# Contradiction in spectral sequence for $K(\mathbb{Z},3)$

$\newcommand{\Z}{\mathbb{Z}}$ Take the fibration $K(\Z,2) \hookrightarrow * \to K(\Z,3)$. Then $d_3^{0,2}$ is an isomorphism since this is the only way to get rid of $H^2(K(\Z,2))$ and to kill $H^3(K(\Z,3))$. Therefore $i \in \Z[i]=H^*(K(\Z,2))$ is sent under $d^3$ to a generator which has to be a fundamental class $j$ of $H^3(K(\Z,3))$. Therefore $d_3^{0,4}$ is the multiplication by $2$ map: $d_3^{0,4}(i^2)=j \otimes i +(-1)^{2+2} i \otimes j \mapsto (-1)^{2*3} ij +i j=2 ij \in \Z\langle ij \rangle=H^3(K(\Z,3),\Z)=E_3^{3,2}$ . Here $\mapsto$ is the cup product map and $\langle \rangle$ denotes 'module generated by'.

$d_3^{3,2}$ is the zero map since $d_3(j \otimes i)=-j\otimes j \mapsto j^2=0$ since $j$ is of odd degree. Therefore $E_4^{3,2}=\Z/2$ and there is nothing to kill or get rid of it. Therefore $H^5(*) \neq 0$. Contradiction.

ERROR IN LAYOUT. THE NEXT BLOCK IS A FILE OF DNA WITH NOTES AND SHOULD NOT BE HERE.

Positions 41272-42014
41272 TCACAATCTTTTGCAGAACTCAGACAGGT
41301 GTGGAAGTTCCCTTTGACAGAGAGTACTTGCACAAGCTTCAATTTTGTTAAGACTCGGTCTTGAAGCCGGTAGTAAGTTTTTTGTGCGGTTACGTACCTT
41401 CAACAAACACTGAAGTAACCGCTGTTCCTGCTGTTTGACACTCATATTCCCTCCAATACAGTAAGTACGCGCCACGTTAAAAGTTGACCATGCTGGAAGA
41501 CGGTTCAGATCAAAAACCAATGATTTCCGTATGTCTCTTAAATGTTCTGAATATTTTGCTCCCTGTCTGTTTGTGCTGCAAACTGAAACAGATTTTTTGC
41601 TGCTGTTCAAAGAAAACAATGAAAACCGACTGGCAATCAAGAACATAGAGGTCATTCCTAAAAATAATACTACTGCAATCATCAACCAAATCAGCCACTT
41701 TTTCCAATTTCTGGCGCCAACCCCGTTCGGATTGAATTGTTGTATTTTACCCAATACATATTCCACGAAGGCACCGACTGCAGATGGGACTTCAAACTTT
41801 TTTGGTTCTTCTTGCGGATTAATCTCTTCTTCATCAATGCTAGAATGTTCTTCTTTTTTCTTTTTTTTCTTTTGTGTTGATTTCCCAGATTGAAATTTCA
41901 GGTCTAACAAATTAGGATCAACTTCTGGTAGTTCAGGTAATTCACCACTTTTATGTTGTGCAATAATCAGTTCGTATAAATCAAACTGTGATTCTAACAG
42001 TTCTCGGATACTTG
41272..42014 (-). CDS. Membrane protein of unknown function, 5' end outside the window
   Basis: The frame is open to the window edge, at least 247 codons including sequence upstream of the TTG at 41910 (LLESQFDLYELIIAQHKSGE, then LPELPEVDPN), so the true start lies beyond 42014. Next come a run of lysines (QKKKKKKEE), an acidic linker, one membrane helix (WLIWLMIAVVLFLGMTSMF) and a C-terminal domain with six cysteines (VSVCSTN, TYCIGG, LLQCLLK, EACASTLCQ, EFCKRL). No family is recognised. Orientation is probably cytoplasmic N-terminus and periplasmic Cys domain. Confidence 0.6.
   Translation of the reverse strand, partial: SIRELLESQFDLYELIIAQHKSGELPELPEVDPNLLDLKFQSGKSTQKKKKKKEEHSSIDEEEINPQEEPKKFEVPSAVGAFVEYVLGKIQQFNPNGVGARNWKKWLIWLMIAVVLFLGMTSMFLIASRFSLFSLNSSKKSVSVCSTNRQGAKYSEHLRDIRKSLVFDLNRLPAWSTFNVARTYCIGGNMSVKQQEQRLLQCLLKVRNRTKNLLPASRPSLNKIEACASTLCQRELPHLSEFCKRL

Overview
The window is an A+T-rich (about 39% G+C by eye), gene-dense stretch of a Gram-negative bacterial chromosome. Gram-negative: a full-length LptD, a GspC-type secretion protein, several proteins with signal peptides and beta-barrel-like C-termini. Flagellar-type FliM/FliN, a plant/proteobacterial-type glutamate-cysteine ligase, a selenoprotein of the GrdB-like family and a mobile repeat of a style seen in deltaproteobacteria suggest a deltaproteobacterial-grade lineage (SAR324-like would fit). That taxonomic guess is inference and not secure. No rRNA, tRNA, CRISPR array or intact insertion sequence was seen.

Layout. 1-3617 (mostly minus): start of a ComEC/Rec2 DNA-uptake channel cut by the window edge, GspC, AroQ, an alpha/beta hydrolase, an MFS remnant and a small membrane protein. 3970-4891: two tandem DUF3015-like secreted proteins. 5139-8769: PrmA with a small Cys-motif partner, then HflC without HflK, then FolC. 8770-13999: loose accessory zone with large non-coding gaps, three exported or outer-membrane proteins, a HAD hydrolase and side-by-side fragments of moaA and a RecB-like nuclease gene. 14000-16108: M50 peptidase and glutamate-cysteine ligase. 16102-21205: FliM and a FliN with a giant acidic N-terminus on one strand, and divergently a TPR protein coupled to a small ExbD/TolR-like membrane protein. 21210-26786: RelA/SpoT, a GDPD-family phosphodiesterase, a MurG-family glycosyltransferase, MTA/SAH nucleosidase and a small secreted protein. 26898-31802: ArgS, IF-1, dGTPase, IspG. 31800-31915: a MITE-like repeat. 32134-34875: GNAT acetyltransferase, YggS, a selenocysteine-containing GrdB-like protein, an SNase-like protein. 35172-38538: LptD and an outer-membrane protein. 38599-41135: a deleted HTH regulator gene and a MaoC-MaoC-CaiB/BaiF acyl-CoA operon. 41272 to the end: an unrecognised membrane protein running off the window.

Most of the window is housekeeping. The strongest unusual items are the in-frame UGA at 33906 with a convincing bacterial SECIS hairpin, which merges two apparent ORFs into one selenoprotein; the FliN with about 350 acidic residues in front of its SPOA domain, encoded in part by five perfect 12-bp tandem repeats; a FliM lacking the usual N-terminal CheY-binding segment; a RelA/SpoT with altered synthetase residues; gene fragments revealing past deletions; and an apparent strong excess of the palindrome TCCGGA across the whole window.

What is the error in calculating this spectra sequence.

This calculation was done while doing the spurious calculation in Another way to compute $\pi_4(S_3)$: contradiction in spectral sequence calculation

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• Are you sure the first map you specify is a fibration? Is $\ast$ supposed to be a one point space? – Pedro Tamaroff Dec 12 '16 at 1:29
• $*$ is the path space of $K(\Z,3)$. The notation is used for because it is contractible. You can take the model for $K(\Z,2)$ to be the loopspace of $K(\Z,3)$ – user062295 Dec 12 '16 at 1:31

## 1 Answer

The error is that $j^2\neq 0$. The fact that $j$ has odd degree tells you that $j^2=-j^2$, but this just means $2j^2=0$, not $j^2=0$. In fact, your computation gives a proof that $j^2$ cannot be $0$ and hence is an element of order $2$ in $H^6(K(\mathbb{Z},3);\mathbb{Z})$.

• RIght and $d_3^{6,0}$ must be $0$, and there is nothing to kill or get rid of $E_4^{6,0}$, so $H^6(K(\mathbb{Z},3))=\mathbb{Z}/2$. This was the entry I needed for calculating $\pi_4(S_3)$ with my(canonical) method. – user062295 Dec 12 '16 at 2:11
• I guess I also needed that $H^5(K(\mathbb{Z},3))=0$ but this happens since $i^2$ doesn't even survive to $E_4$., so $H^5$ can't be killed by $d_5$. The calculation continues! – user062295 Dec 12 '16 at 2:21